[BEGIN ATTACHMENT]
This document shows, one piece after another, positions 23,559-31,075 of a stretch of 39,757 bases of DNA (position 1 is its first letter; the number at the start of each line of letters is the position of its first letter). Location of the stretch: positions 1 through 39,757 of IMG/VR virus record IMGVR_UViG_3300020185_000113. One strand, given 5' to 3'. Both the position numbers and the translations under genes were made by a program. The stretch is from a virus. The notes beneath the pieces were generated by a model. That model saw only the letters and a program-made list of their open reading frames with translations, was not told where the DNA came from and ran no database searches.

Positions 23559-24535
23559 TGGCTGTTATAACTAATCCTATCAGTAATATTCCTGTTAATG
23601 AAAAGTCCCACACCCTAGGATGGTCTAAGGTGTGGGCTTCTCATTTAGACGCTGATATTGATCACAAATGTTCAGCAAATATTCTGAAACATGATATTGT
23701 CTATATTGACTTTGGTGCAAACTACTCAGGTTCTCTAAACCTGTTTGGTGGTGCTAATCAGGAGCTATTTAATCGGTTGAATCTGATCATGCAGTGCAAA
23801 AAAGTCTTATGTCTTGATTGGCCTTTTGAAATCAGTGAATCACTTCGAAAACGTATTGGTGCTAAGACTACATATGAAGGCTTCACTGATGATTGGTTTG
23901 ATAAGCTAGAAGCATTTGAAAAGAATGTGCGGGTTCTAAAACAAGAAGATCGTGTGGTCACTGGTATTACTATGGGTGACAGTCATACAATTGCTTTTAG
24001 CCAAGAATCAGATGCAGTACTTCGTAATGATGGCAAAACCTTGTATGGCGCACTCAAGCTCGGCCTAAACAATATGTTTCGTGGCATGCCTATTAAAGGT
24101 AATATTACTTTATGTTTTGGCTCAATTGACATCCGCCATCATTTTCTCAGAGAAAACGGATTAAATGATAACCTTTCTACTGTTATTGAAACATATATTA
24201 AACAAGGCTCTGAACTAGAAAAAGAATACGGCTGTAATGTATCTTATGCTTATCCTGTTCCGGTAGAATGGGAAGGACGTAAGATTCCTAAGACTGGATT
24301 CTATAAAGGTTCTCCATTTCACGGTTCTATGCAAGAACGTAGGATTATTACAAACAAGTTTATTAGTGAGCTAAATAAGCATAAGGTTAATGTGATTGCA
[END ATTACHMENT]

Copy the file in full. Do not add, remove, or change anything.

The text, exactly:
This document shows, one piece after another, positions 23,559-31,075 of a stretch of 39,757 bases of DNA (position 1 is its first letter; the number at the start of each line of letters is the position of its first letter). Location of the stretch: positions 1 through 39,757 of IMG/VR virus record IMGVR_UViG_3300020185_000113. One strand, given 5' to 3'. Both the position numbers and the translations under genes were made by a program. The stretch is from a virus. The notes beneath the pieces were generated by a model. That model saw only the letters and a program-made list of their open reading frames with translations, was not told where the DNA came from and ran no database searches.

Positions 23559-24535
23559 TGGCTGTTATAACTAATCCTATCAGTAATATTCCTGTTAATG
23601 AAAAGTCCCACACCCTAGGATGGTCTAAGGTGTGGGCTTCTCATTTAGACGCTGATATTGATCACAAATGTTCAGCAAATATTCTGAAACATGATATTGT
23701 CTATATTGACTTTGGTGCAAACTACTCAGGTTCTCTAAACCTGTTTGGTGGTGCTAATCAGGAGCTATTTAATCGGTTGAATCTGATCATGCAGTGCAAA
23801 AAAGTCTTATGTCTTGATTGGCCTTTTGAAATCAGTGAATCACTTCGAAAACGTATTGGTGCTAAGACTACATATGAAGGCTTCACTGATGATTGGTTTG
23901 ATAAGCTAGAAGCATTTGAAAAGAATGTGCGGGTTCTAAAACAAGAAGATCGTGTGGTCACTGGTATTACTATGGGTGACAGTCATACAATTGCTTTTAG
24001 CCAAGAATCAGATGCAGTACTTCGTAATGATGGCAAAACCTTGTATGGCGCACTCAAGCTCGGCCTAAACAATATGTTTCGTGGCATGCCTATTAAAGGT
24101 AATATTACTTTATGTTTTGGCTCAATTGACATCCGCCATCATTTTCTCAGAGAAAACGGATTAAATGATAACCTTTCTACTGTTATTGAAACATATATTA
24201 AACAAGGCTCTGAACTAGAAAAAGAATACGGCTGTAATGTATCTTATGCTTATCCTGTTCCGGTAGAATGGGAAGGACGTAAGATTCCTAAGACTGGATT
24301 CTATAAAGGTTCTCCATTTCACGGTTCTATGCAAGAACGTAGGATTATTACAAACAAGTTTATTAGTGAGCTAAATAAGCATAAGGTTAATGTGATTGCA